Dscam gene expression in invertebrate immunity : alternative splicing in response to diverse pathogens
Smith, Paul Hugh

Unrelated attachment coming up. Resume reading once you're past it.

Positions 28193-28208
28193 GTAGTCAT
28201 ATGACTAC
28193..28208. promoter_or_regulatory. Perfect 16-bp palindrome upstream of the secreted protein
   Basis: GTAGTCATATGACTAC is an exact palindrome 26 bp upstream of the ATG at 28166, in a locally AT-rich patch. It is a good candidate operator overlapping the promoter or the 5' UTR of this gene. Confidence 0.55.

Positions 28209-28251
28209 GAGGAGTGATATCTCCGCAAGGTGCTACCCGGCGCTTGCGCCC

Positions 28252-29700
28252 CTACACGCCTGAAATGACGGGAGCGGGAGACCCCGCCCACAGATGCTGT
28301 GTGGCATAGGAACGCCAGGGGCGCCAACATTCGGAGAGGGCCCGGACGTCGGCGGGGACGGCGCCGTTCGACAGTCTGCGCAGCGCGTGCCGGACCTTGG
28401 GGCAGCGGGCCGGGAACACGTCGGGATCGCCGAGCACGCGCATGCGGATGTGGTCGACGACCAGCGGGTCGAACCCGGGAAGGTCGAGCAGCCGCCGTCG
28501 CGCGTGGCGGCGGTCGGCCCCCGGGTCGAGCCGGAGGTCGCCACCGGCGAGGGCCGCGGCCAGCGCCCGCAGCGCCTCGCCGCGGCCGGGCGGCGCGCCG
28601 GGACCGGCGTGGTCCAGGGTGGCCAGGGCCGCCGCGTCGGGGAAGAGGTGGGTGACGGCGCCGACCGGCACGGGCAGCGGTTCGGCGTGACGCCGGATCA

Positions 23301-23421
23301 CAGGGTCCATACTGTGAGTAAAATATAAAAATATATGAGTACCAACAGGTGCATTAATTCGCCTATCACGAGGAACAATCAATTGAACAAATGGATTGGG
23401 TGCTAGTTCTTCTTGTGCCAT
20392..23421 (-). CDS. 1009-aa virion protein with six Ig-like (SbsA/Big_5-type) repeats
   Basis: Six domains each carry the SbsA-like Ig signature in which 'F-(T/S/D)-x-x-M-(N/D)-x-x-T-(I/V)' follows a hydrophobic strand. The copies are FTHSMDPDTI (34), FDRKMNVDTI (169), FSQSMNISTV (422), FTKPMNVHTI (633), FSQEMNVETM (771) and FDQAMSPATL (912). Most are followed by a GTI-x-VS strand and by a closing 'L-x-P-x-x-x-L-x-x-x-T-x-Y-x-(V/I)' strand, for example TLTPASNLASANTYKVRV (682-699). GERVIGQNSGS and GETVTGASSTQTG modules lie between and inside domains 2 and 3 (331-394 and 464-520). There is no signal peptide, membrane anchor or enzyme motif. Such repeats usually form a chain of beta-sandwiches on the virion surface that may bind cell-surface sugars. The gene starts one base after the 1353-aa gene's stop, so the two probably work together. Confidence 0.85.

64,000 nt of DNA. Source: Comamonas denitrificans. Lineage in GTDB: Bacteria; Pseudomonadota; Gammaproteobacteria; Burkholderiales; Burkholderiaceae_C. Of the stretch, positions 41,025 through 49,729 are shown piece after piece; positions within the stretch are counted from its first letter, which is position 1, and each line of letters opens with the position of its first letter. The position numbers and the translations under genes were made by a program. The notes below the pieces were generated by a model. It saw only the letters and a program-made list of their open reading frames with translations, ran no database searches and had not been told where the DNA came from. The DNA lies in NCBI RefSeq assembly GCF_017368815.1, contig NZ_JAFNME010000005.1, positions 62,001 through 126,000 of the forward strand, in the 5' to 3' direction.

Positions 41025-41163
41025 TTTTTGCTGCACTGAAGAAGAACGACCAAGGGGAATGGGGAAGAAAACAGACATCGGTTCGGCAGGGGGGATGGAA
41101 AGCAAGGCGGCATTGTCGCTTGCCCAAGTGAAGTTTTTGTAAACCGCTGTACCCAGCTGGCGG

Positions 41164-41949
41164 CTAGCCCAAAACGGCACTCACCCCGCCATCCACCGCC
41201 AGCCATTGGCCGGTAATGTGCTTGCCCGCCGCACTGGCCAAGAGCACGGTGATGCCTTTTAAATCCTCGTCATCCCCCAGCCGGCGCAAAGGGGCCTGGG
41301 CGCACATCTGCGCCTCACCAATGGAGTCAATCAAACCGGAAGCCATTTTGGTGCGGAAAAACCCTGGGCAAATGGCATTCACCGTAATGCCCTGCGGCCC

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Invertebrates show enhanced immunity and even specific primed immunity in response to repeat infections, analogous to vertebrate adaptive immunity. Little is known of the mechanism for this phenomenon, or which molecules are involved. A candidate gene for the underlying mechanism for a pathogen-specific response in invertebrate immunity is Down syndrome cell adhesion molecule (Dscam). Dscam can produce thousands of different protein isoforms through the mutually exclusive splicing of many exon variants contained within variable regions of the gene. It is an important receptor of the invertebrate nervous system but has been implicated in having a role in immunity. Dscam has been shown to be involved in phagocytosis across members of the Pancrustacea, and it has been reported to respond in a pathogen-specific manner in mosquitoes and crayfish. In this thesis, I have investigated the splicing of Dscam in response to diverse pathogens in different host species. In the Anopheles mosquito, I cloned and sequenced a fragment of Dscam spanning across two of its variable exon regions to enable me to detect mutually exclusively splice variants and their associations in different treatments (Chapter 2). I discovered that the expression diversity of the hypervariable Dscam is higher in parasite-exposed mosquitoes. In Chapter 3, I extended the study to the more experimentally amenable Drosophila fruit fly. A new Illumina-based sequencing assay was developed and implemented to examine more closely Dscam expression in response to diverse pathogens. The new method successfully quantified non-random expression of Dscam variable exons 4 and 6. I also describe a small but detectable effect of pathogen-exposure on the expression of Dscam exon 4 variants. In Chapter 4, I expanded the work of Chapter 3 to study tissue-specific Dscam expression in response to well-characterised immune elicitors of Drosophila. I describe how exon 4 variants were expressed in a tissue-specific manner, but not exon 6 variants. I also found a small exon 4-by-tissue-by-pathogen effect, which although detectable, did not dominate over the tissue effects. Finally, in Chapter 5, I turned to the crustacean, Daphnia, to study Dscam expression in a natural host-parasite interaction and in a clonal organism. I describe the non-random expression of exons 4 and 6, and another small effect of pathogen-exposure on the expression of Dscam exon 4. My work aimed to further investigate the putative pathogen-specific alternative splicing of the hypervariable Dscam receptor. The data presented quantified the constitutive expression of Dscam exons 4 and 6 in different pancrustacean species. The data also suggest that infection-responsive splicing of Dscam may occur but that effects are small, and may be diluted within the background of the highly important Dscam expression of the nervous system if they exist at all. The study supports the high-throughput sequencing method for future studies of alternative splicing and Dscam expression.